Catherine Hiller’s Port Melbourne studio
French-born, Melbourne-based artist Catherine Hiller paints from the heart, not the head. Or in her own words, her works are “the product of instinct rather than intellect.”
Swathes of colour dart across large canvases, with sensual strokes made by a wide brush propelling swimming shapes into each other as if on a collision course of colour.
Concentrating on powerful, emotional moments in time, AKA ‘human snapshots’, Hillers abstract expressionist oil paintings are raw and visceral. For Hiller, everything that surrounds her emits colour—sounds, people, music. It is her calling to translate them onto canvas, letting her intuition guide her every brushstroke along the way.
Hiller has lived a life as colourful as her paintings—studying art in Paris, living in Switzerland and Kenya, working an 11-year advertising stint in the UK, and then moving to Australia and continuing her art career. Exhibiting in both solo and group shows in France, England, and Australia, she has a number of works held in private collections both here and overseas.
Her painting style has evolved overtime, with her journey to becoming an abstract expressionist painter beginning about 13 years ago when she left her more realistic painting style behind in favour of a more free-flowing form of expression. Hiller pours every emotion onto her canvases, and it shows. The intensity of Hiller’s colour palettes—deep ocean blues, emerald greens, vibrant pinks—combined with her bold brushstrokes and shifting shapes create large scale works that command attention.
Though originally taught ‘never to use black’, Hiller found the dark shade soothing and cathartic during a particularly difficult time in her life and began incorporating it in her work. Now, she uses black underneath all of her paintings to bring about a message of hope—that from darkness, colour and life can grow.
A disciple of oils—their richness, their motion, even their scent—Hiller finds comfort in her chosen medium and has a deep appreciation for the joy they have gifted her over the years. In fact, her studio in Port Melbourne could moonlight as an oil paint museum—layers of dried paint coat every surface while well-loved tubes lay scattered throughout.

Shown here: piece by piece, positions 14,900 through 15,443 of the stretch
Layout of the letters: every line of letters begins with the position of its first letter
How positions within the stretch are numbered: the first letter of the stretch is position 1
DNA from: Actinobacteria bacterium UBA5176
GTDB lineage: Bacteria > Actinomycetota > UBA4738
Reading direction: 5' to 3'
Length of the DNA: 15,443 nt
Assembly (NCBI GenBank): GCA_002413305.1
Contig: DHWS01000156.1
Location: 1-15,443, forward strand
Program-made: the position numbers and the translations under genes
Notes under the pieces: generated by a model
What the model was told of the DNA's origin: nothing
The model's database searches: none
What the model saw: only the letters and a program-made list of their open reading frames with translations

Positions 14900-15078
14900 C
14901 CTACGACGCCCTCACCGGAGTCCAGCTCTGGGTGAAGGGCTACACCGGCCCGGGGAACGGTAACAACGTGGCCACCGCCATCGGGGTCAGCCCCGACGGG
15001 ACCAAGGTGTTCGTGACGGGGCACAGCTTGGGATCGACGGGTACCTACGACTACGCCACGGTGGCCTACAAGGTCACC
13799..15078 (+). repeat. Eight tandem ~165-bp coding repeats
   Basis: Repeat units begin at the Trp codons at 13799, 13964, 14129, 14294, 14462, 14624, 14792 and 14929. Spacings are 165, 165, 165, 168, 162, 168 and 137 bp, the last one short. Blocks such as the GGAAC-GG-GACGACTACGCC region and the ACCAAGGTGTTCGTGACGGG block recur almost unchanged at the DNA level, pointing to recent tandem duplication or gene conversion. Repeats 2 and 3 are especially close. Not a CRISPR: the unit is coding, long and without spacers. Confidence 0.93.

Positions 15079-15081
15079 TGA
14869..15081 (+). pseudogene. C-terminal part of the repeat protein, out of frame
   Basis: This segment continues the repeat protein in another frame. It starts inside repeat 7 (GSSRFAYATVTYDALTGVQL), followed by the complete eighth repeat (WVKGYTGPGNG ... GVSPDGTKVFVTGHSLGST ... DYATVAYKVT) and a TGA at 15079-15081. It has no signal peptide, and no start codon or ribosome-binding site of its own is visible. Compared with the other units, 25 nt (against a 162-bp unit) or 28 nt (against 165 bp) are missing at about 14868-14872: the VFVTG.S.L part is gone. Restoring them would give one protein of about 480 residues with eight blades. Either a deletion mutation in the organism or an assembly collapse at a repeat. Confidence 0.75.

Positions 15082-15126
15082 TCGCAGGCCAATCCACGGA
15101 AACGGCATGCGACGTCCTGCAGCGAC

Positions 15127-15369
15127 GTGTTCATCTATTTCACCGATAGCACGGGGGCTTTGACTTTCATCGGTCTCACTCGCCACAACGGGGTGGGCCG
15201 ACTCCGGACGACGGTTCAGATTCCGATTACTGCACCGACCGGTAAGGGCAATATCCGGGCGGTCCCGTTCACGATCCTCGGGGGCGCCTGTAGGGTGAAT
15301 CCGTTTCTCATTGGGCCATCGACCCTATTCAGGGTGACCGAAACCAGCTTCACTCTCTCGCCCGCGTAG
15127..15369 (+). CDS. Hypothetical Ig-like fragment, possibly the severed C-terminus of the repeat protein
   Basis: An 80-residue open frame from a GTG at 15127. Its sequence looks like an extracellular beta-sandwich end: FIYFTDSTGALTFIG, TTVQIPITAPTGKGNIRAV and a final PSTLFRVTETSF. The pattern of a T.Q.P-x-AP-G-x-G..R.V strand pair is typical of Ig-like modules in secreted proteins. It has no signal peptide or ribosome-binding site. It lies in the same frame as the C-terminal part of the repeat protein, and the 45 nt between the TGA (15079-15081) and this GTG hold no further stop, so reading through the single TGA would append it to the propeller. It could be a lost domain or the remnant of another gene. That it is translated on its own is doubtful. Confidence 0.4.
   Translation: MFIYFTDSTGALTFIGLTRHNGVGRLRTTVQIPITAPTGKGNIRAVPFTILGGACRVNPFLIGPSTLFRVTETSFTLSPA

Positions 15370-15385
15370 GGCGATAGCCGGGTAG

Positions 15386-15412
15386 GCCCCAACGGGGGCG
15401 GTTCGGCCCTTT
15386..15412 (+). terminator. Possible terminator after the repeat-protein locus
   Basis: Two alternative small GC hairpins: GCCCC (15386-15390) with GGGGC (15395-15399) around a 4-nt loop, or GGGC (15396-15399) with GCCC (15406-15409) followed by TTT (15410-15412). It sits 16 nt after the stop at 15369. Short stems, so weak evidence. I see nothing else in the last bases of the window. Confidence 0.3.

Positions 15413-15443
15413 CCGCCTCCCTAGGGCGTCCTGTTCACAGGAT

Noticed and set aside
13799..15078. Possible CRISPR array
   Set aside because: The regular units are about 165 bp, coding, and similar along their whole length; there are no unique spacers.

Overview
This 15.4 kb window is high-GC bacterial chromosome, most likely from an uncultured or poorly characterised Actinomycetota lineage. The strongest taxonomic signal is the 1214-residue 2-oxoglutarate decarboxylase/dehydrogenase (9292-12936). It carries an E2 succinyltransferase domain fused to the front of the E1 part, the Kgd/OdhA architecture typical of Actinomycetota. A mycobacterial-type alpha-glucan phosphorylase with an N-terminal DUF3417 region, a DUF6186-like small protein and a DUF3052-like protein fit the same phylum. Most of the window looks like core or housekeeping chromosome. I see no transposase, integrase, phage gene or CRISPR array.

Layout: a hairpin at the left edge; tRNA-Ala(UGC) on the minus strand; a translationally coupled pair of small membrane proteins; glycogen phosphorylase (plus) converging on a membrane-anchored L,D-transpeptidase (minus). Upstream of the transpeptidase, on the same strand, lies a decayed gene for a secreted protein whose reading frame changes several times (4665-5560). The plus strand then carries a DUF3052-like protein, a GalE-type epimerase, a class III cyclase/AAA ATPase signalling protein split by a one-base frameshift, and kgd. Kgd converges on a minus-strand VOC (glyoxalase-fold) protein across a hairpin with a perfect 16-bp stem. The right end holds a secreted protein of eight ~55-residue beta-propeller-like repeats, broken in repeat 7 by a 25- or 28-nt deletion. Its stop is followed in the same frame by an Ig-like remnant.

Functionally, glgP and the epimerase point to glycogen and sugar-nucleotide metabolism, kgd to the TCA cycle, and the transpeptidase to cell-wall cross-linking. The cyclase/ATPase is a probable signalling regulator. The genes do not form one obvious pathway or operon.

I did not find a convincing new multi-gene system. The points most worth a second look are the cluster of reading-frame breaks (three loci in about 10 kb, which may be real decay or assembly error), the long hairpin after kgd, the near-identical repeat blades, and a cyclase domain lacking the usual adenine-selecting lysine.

Hiller found this ‘dream studio’ in 2021, after years of trial and error elsewhere. And it’s not hard to see why she’s so enamoured with the space. Steeped in history and old-world charm, Hiller’s studio is a heritage listed building that once housed a cart and lorry factory in the 1870s. If these walls could talk, they’d definitely have some stories to tell. Instead, Hiller hangs her own from them, translating words into a visual language.
Spacious and full of character, Hiller’s dream space boasts incredible vintage features including striking industrial beams, high ceilings, original wood floors and exposed brick walls. Light floods the space, with her works on display as if part of a rotating exhibition. Barn doors separate the showroom from the studio, where splatters of paint on the walls and floors indicate a loose and relaxed atmosphere. Back here, there’s an air of controlled chaos. Pieces of cloth and material, which Hiller uses to smudge and shade, fill every drawer and basket. Paper plate palettes line the workbench, and dried layers of oil paint mark the passing of time in lieu of a calendar or clock.
Though the process of art making is a personal endeavour, Hiller does allow one friend to accompany her each day in the studio—her four-legged assistant, Buddy. Walking to the studio from home every day with her dog, Hiller “couldn’t dream of a better space to work in.”
Despite her historical surrounds, Hiller’s work is contemporary, fresh and modern. Nothing about it feels as if pulled from the past, except, perhaps, the memories and moments she draws from when she paints.